Policy and Reports

Our policy work aims to improve the conditions under which school leaders operate, enabling Chicago to be the best city in which to lead a public school.


Learn More

For more than two decades, our team has invested significant resources
in advancing policy goals that matter to school leaders.

From eligibility to accountability to compensation, our model is simple:
We assemble a diverse group of principals, aspiring principals, and other stakeholders;
we facilitate a process for clarifying needs on all sides;
we leverage the available data; and we work toward collective action.

We start with school leaders.

In addition to principals and aspiring principals engaged in our programs, we gather insights from an annual Principal Engagement and AP Survey and publish the results through The Chicago Principal Partnership. We also engage educators through our Educator Advisory Committee (EAC). Since 2013, we have gathered committee members four to eight times annually to shape The Fund’s program and policy work. These educators are valuable members of our team and have a direct impact on our work.

We support principal managers.

Locally, we also engage Local School Council (LSC) Members. These elected officials play a critical role in principal performance and leadership stability at the local level. We develop resources and create space for LSC members to learn from one another through bilingual workshops and focus groups. 

And we convene national partners.

Nationally, we launched a Community of Practice (CoP) in 2019. With 19 member organizations, the CoP gathers quarterly to share data, reflect on promising practice, and elevate principal voice.

See more about CoP collaborations here.


Four or five times a year, our policy work and data use informs results in public reports.
Our reports dive deep on the impact of our programs, the potential for policy change, and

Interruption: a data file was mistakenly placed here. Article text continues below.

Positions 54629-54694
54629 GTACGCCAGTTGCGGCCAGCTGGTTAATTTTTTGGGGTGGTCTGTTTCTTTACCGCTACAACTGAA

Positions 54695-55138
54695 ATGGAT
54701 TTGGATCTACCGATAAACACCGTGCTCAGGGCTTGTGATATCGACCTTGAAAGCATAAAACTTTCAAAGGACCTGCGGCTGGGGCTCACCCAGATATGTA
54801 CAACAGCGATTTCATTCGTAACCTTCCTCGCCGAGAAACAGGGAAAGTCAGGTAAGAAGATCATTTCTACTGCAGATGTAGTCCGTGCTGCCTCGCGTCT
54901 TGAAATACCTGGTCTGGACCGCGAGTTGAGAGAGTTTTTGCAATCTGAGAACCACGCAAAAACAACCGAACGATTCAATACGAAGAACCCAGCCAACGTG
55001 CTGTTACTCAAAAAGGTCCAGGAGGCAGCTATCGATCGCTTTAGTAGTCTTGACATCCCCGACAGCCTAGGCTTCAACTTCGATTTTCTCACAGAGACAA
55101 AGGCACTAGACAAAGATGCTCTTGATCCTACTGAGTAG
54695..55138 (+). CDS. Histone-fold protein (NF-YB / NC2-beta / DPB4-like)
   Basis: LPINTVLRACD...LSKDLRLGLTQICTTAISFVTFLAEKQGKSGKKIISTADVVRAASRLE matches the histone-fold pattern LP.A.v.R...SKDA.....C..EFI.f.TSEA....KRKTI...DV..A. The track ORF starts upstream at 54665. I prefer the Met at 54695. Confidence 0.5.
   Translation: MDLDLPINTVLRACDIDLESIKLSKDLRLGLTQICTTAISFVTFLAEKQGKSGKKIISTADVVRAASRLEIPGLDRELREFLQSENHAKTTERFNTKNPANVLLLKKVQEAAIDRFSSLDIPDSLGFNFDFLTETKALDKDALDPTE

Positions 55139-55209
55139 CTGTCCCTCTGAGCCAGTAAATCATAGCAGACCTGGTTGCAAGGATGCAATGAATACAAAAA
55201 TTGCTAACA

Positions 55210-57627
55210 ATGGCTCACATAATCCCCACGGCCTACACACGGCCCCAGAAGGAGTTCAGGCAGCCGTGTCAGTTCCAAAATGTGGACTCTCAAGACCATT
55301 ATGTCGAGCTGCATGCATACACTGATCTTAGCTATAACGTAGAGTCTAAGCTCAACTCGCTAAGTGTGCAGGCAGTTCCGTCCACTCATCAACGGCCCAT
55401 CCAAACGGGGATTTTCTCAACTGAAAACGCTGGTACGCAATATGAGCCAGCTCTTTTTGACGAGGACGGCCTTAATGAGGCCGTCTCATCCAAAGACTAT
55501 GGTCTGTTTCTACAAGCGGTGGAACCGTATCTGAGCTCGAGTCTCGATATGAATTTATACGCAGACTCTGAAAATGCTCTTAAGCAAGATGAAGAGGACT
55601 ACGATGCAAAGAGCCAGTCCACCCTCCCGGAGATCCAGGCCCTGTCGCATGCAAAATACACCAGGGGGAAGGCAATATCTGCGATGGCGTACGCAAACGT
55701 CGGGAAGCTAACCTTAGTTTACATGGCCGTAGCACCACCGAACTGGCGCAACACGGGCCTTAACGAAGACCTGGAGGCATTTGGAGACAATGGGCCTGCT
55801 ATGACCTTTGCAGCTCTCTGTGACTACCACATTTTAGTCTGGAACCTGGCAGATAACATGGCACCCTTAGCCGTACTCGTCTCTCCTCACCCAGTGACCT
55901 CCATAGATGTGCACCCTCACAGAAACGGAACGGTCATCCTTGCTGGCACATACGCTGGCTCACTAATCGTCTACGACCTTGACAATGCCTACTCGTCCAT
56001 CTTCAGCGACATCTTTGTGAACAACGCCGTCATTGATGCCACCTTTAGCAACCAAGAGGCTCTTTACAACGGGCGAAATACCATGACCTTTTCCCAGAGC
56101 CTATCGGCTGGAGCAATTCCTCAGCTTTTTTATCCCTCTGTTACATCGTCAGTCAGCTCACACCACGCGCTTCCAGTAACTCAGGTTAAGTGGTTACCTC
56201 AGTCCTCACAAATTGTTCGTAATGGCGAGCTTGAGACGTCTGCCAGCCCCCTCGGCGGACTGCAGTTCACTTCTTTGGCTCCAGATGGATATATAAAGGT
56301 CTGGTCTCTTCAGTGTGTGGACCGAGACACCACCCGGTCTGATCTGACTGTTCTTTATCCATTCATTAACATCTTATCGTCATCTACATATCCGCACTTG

the stories of our school leaders. You can read them all below.

Report categories


The Chicago’s School Leaders: 2022 Overview provides basic statistics about Chicago’s public school leaders - principals and assistant principals. In addition to demographic information, this overview provides insight into job histories, turnover, and retention rates.

The Mid-Year Report (MOY) provides an overview of our programs and participants in 2022-23. It is a snapshot of our support for strong school leaders in schools across Chicago and provides insight into the experience of educators so far this year. The 11 programs in our portfolio already support 178 principals and 155 aspiring principals and reach more than 128,000 students across Chicago.

The Fund served 170 principals in 246 schools and developed 145 aspiring principals, who impacted 130,000 students in the 2021-22 school year. In our End of Year Report, we reflect back on the challenges and successes of the year - including the ongoing impact of COVID-19 learning disruptions - and preview how these lessons learned will inform our work in the 2022-23 school year.

The 2021-22 school year proved to be more complex and difficult than many expected. The vital work of rebuilding school communities required accelerating learning while prioritizing the social-emotional needs of students. Amidst hybrid learning, staffing disruptions, and community stress, Chicago’s school leaders seized opportunities to innovate. These 11 case studies offer a glimpse into their work and provide examples to inspire other leaders.

In the 2021-22 school year, we are serving 187 principals and 141 aspiring principals who impact more than 134,000 Chicago public school students every day. This work convenes stakeholders from across the city to cultivate the leadership of aspiring principals, stabilize and improve principal satisfaction, and provide existing leaders with resources to implement innovative solutions in their respective school communities.

In the 2020-21 school year, we served 346 school leaders across 258 schools through our 14 virtual programs. This new report provides an overview of our programmatic response to the COVID-19 pandemic as well as details about our individual programs and whom they serve.

Pin It on Pinterest